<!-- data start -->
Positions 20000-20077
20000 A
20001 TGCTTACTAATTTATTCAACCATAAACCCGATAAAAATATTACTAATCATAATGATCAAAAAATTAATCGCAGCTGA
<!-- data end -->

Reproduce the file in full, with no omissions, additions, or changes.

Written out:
Positions 20000-20077
20000 A
20001 TGCTTACTAATTTATTCAACCATAAACCCGATAAAAATATTACTAATCATAATGATCAAAAAATTAATCGCAGCTGA